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17th Century Trends for Children

Looking at children’s clothing is the most difficult, since we have less representations of them in portraits. Children's clothing followed the same pattern it had for the few centuries before. Generally, boys and girls wore scaled down versions of the clothing that their parents wore. In fact, the children of royalty wore extremely elaborate outfits, as you can see below. Of course, it’s possible that the children had outfits more suitable for play, but unfortunately the majority of paintings from England portray upper class children in their fanciest outfits.

Lavinia Fontana (Italian, 1552-1614). Bianca degli Utili Maselli with 6 of her children, ca. 1604-05. Oil on canvas; 99 x 133.3 cm (39 x 52.5 in). Private Collection.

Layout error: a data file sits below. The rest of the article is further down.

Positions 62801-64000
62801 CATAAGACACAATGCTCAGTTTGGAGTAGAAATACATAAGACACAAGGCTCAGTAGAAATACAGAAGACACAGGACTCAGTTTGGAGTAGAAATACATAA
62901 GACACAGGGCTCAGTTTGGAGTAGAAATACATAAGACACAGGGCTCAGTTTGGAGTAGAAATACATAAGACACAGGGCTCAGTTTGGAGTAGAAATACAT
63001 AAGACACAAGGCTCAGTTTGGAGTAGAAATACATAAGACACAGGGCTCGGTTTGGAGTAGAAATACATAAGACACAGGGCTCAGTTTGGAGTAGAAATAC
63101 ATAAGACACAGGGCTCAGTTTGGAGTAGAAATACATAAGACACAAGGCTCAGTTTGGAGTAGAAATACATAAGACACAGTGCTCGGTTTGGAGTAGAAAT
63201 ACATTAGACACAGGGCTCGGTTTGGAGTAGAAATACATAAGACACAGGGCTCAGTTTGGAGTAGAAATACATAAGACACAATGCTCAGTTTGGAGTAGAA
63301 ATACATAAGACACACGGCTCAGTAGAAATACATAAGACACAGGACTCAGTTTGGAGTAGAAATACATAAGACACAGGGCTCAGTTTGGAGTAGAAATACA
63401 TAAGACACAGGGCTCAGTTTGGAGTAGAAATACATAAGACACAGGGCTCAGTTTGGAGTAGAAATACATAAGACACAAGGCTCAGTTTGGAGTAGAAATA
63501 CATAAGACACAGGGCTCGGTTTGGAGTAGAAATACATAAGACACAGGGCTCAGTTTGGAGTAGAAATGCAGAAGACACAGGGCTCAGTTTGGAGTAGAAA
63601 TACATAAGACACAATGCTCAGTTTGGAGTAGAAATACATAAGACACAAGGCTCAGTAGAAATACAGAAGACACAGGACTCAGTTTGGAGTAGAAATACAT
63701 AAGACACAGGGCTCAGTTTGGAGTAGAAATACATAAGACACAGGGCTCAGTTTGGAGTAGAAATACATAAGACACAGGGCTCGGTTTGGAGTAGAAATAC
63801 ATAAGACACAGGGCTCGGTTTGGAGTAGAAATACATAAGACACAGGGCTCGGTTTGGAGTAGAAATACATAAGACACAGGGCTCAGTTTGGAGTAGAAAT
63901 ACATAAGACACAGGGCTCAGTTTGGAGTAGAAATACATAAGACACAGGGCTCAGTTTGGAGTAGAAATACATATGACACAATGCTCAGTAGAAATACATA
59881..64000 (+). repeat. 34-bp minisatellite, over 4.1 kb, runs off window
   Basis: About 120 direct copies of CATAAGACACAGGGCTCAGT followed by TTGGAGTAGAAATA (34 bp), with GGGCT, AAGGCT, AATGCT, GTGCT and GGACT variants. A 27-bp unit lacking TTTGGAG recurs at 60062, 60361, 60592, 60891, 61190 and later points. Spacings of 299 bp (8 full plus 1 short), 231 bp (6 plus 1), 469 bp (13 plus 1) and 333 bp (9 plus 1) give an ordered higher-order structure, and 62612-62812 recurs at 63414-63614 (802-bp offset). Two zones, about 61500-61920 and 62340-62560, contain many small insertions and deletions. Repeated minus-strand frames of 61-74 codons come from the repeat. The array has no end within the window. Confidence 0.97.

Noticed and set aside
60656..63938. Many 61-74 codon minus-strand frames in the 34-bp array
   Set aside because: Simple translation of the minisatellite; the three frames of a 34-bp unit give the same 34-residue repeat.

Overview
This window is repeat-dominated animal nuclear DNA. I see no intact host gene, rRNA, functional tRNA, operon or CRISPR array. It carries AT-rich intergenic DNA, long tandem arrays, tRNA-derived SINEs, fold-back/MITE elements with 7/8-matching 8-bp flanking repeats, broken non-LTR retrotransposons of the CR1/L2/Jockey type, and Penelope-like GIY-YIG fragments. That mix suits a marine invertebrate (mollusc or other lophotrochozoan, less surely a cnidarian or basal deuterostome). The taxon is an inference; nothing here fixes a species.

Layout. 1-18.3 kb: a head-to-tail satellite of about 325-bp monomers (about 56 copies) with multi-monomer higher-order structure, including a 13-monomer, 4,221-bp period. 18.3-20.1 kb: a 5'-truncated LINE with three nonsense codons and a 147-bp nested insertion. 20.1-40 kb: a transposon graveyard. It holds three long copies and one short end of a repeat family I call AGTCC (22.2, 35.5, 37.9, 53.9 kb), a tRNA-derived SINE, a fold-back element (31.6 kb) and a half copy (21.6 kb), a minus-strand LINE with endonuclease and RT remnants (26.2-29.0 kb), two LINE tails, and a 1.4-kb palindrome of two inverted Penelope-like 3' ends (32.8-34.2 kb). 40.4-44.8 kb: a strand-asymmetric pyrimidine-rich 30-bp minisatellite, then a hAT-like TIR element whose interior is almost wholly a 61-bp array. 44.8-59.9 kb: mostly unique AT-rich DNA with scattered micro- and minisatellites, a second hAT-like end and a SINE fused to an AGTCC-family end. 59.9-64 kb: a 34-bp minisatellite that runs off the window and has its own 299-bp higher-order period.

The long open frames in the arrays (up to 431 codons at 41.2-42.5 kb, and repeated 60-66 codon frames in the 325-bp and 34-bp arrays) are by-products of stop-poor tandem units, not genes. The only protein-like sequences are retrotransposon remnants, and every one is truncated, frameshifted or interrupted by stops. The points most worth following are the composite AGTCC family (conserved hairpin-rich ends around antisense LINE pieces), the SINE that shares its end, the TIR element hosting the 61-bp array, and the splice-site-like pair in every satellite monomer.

In portraits of families in the middle part of the 17th century, babies and toddlers are often depicted in white gowns. Showing young children like this shows a desire to show comfortable domestic scenes, rather than the formality of the earlier part of the century. By the time children reached age 5 or 6, they would begin to dress like adults. The portrait of the Capel family below , which is styled after a portrait of the Royal family, is a great example of this in practice.

Cornelius Johnson (Dutch, 1593-1661). The Capel Family, ca. 1640. Oil on canvas; 160 x 259 cm (63 x 102 in). London: National Portrait Gallery, NPG 4759. Purchased with help from the Art Fund, 1970.

Source: Fashion History Timeline; Fashion Institute of Technology.





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